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Alysia: As a Black poet and performer, I am always drawn to the creative ways people communicate emotional truths drawn from the empirical data of their lived experiences. Creativity speaks to the way in which we use our tools and skills to generate new possibilities from old materials. In particular I'm thinking of James Baldwin's works and their sheer communicative power in addressing racism and white supremacy. I am drawn to Baldwin's 1965 Cambridge debate with William Buckley "Is the American Dream at the expense of the American Negro?" In this speech he is able to indict systems of oppression and white supremacy and just as adeptly speak to the moral, interpersonal, and human cost of racism.

James Baldwin addresses the debate's central question in such a way that reminds us of our inherent, undivorceable bond to one another. He drives home the point that liberation is all together liberating and oppression is all together oppressive to all parties involved.

Zaina: In this short video It's Not Police Brutality," Dylan Rodriguez—critical race theorist and professor at the University of California Riverside—offers a useful problematizing of mainstream language around reforms to policing, raising the analysis that brutality seen from police is not a deviation or merely the actions of "few bad apples" but rather, the enacted function of police, since the foundation of the first police forces.

LISTEN

Cierra: We are some 60 years past Brown v. Board and the educational achievement gap, the disparity in academic achievement between groups of students, is the greatest it has ever been. This is especially true when we compare white students and students of color, and even more specifically Black students. What then did we get wrong in our execution of integration? How does such a disparity exist? What has happened to the great equalizer?

As an educator, this is the lens through which I began to understand how pervasive white supremacy actually is and how much it dictates who is set up to succeed in our society. White supremacy is the root of educational inequity; when we look at the issues that complicate access to a quality education — school budgets tied to property taxes, busing, the school to prison pipeline, etc., we begin to understand just how pervasive white supremacy is and how it connects to other systems of inequality in our country.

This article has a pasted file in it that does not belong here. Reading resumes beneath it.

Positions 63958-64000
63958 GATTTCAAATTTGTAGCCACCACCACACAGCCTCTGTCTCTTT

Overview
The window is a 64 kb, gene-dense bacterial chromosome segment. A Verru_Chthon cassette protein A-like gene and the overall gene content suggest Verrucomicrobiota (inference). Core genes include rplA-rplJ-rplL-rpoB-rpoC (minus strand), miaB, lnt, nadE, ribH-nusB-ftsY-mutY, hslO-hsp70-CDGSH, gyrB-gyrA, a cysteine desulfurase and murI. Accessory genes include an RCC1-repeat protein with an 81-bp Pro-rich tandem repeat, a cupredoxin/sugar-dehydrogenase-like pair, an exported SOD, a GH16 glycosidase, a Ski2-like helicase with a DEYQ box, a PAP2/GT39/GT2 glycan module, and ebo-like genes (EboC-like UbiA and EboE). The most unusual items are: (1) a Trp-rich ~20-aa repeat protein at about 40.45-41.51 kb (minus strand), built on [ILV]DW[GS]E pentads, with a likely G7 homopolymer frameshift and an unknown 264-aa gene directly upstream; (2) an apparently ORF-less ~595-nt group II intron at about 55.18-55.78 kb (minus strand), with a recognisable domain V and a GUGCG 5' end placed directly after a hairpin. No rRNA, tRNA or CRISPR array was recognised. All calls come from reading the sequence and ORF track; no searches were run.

"The Problem We All Live With" is one of my favorite This American Life episodes and does a great job of breaking down the inequities that exist in education and the racism and anti-Blackness underpinning them all. There is even a segment on work that has been done here in Scalawag's home base of Durham, NC and why these "reforms" failed.

Lovey: The sheer quantity of good reporting that has come out this year taking deep dives into the tenets of white supremacyis staggering. But as active members of a field that more often than not serves as a tool to reinforce white supremacy, consuming good reporting isn't really enough. We're pretty good at self-critique here at Scalawag, but something that I think a lot of us in this realm have to grapple with is the fact that talking about these kinds of issues from an academic standpoint already piggybacks on a history of quiet ignorance about the very same issues we spend university money researching and dismantling. It's not enough to drop in and report on the radicalized "other"; it's about acknowledging the system's role in our modern-day society and calling it out directly.

Listen: Hate on the march: White nationalism in the Trump era, Reveal

Listen: Shackled Legacy: History shows slavery helped build many U.S. colleges and universities, APM Reports

DO – TOOL KITS AND ACTION STEPS